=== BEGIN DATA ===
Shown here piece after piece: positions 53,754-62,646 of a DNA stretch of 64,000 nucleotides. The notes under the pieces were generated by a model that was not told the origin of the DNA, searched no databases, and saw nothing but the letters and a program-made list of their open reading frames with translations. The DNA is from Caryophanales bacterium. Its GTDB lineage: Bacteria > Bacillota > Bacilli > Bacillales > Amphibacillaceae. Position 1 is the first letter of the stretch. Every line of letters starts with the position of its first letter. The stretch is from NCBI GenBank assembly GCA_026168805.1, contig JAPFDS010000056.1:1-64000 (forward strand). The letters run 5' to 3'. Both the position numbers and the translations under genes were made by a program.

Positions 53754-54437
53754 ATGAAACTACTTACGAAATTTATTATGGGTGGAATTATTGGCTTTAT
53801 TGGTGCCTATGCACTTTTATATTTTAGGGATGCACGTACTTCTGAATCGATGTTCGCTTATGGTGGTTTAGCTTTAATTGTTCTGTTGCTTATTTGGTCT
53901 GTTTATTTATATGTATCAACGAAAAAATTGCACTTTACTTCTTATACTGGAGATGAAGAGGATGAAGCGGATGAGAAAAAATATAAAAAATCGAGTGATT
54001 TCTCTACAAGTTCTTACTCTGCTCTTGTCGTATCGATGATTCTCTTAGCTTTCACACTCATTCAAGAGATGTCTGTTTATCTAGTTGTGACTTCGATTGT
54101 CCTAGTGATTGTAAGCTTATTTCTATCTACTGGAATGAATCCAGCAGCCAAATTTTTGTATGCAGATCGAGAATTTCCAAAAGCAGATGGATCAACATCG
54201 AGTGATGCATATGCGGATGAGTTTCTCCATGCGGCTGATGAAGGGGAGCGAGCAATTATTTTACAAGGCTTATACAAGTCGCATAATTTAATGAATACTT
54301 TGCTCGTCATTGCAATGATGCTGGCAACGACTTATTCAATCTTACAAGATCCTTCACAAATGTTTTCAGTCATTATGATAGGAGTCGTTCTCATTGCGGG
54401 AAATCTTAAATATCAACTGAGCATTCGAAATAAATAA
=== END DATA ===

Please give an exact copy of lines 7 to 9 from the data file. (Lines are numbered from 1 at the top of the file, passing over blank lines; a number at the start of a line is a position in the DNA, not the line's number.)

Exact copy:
54101 CCTAGTGATTGTAAGCTTATTTCTATCTACTGGAATGAATCCAGCAGCCAAATTTTTGTATGCAGATCGAGAATTTCCAAAAGCAGATGGATCAACATCG
54201 AGTGATGCATATGCGGATGAGTTTCTCCATGCGGCTGATGAAGGGGAGCGAGCAATTATTTTACAAGGCTTATACAAGTCGCATAATTTAATGAATACTT
54301 TGCTCGTCATTGCAATGATGCTGGCAACGACTTATTCAATCTTACAAGATCCTTCACAAATGTTTTCAGTCATTATGATAGGAGTCGTTCTCATTGCGGG